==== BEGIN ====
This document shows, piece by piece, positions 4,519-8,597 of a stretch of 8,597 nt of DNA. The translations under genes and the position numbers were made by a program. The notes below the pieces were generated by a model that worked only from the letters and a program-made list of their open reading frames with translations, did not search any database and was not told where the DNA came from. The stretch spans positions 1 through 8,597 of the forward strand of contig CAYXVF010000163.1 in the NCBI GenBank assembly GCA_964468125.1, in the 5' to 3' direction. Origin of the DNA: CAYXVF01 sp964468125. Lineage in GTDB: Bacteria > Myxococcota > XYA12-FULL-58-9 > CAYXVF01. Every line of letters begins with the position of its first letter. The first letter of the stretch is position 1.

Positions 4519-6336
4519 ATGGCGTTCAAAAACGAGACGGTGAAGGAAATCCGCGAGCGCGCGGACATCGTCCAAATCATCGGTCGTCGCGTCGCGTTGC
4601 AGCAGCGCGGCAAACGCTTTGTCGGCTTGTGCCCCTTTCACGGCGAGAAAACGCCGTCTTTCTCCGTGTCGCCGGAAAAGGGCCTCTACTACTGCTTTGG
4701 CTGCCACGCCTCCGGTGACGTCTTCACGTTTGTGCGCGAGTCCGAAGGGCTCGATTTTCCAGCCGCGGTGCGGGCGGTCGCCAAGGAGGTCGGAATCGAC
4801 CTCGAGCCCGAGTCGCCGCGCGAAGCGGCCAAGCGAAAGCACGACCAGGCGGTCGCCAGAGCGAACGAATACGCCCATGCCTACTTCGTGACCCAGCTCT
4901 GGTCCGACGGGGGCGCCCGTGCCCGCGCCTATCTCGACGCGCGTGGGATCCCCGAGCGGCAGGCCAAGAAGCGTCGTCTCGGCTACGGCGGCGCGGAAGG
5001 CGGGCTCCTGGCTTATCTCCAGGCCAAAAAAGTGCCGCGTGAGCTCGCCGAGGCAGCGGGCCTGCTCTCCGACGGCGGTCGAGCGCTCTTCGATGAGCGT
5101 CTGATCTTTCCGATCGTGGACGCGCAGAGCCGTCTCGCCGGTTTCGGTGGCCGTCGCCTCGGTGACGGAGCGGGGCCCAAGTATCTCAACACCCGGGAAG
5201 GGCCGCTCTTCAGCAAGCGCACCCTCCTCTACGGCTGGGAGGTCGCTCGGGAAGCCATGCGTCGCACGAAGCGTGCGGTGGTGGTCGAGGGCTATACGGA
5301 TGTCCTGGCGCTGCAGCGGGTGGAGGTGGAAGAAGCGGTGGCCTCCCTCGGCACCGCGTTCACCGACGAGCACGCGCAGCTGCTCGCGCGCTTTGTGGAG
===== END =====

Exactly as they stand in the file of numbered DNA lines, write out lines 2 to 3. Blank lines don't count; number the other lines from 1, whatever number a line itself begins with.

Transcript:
Positions 4519-6336
4519 ATGGCGTTCAAAAACGAGACGGTGAAGGAAATCCGCGAGCGCGCGGACATCGTCCAAATCATCGGTCGTCGCGTCGCGTTGC